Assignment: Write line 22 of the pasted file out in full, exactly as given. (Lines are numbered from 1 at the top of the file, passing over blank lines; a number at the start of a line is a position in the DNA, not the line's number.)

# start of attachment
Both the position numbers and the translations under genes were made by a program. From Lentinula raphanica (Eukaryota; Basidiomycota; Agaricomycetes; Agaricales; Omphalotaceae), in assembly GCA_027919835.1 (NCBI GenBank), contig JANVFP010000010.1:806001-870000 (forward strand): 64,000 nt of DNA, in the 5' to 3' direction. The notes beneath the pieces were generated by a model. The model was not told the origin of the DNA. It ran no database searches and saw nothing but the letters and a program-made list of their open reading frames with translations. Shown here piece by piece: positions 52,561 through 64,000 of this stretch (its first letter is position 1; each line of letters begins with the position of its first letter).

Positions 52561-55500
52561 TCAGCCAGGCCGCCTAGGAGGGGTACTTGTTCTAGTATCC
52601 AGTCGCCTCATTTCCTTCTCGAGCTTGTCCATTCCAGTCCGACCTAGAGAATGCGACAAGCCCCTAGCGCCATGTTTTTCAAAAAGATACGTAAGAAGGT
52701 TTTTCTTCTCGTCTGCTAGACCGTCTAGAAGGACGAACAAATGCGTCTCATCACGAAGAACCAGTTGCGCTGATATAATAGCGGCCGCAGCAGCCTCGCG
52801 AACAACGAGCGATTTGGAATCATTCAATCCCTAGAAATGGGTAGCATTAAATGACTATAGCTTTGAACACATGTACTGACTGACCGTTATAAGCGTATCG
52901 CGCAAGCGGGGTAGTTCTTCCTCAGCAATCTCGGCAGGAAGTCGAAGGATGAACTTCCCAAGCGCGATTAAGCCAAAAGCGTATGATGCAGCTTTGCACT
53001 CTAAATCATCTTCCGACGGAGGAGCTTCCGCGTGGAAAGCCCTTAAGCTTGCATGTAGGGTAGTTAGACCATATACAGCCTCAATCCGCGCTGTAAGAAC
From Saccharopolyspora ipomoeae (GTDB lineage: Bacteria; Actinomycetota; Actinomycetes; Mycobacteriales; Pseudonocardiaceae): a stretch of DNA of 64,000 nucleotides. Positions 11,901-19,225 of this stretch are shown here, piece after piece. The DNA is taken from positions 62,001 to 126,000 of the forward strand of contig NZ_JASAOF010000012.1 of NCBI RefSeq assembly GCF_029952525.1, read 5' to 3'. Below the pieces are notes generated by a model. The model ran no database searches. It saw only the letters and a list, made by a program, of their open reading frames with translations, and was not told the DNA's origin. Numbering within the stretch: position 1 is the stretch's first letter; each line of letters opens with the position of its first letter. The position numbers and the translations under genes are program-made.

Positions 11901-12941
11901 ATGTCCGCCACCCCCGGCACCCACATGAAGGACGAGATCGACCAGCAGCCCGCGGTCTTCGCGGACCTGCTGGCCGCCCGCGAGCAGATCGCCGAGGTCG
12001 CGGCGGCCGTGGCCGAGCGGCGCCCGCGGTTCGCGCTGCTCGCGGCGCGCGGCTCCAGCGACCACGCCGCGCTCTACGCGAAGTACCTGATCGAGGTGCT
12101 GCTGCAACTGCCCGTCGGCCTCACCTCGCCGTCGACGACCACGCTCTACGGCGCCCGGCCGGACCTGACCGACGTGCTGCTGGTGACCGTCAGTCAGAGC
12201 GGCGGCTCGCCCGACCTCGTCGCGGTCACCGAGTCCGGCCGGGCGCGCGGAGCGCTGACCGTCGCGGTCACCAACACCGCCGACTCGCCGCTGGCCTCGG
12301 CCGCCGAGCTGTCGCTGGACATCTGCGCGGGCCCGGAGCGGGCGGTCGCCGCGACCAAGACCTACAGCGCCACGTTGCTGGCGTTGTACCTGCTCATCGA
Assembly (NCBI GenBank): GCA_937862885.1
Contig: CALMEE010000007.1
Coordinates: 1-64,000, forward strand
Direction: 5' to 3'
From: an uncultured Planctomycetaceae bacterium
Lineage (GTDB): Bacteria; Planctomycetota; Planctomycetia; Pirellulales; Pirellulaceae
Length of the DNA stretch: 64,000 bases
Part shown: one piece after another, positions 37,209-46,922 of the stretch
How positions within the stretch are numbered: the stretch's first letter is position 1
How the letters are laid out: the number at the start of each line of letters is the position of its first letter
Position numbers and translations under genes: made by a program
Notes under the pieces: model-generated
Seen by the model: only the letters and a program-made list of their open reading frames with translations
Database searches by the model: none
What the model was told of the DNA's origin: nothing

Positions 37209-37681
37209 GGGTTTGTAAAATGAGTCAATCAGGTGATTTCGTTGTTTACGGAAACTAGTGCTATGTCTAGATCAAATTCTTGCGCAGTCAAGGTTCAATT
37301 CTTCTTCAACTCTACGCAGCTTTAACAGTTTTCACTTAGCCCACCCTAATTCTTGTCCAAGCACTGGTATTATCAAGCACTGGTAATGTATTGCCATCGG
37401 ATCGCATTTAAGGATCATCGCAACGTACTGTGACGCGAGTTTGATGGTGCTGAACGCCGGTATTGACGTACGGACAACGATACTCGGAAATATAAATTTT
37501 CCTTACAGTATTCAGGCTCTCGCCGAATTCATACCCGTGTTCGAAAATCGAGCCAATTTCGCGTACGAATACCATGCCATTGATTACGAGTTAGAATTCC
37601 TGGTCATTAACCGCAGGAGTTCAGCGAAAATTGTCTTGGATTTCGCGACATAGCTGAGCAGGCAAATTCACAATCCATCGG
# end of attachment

Length of the DNA stretch: 64,000 bases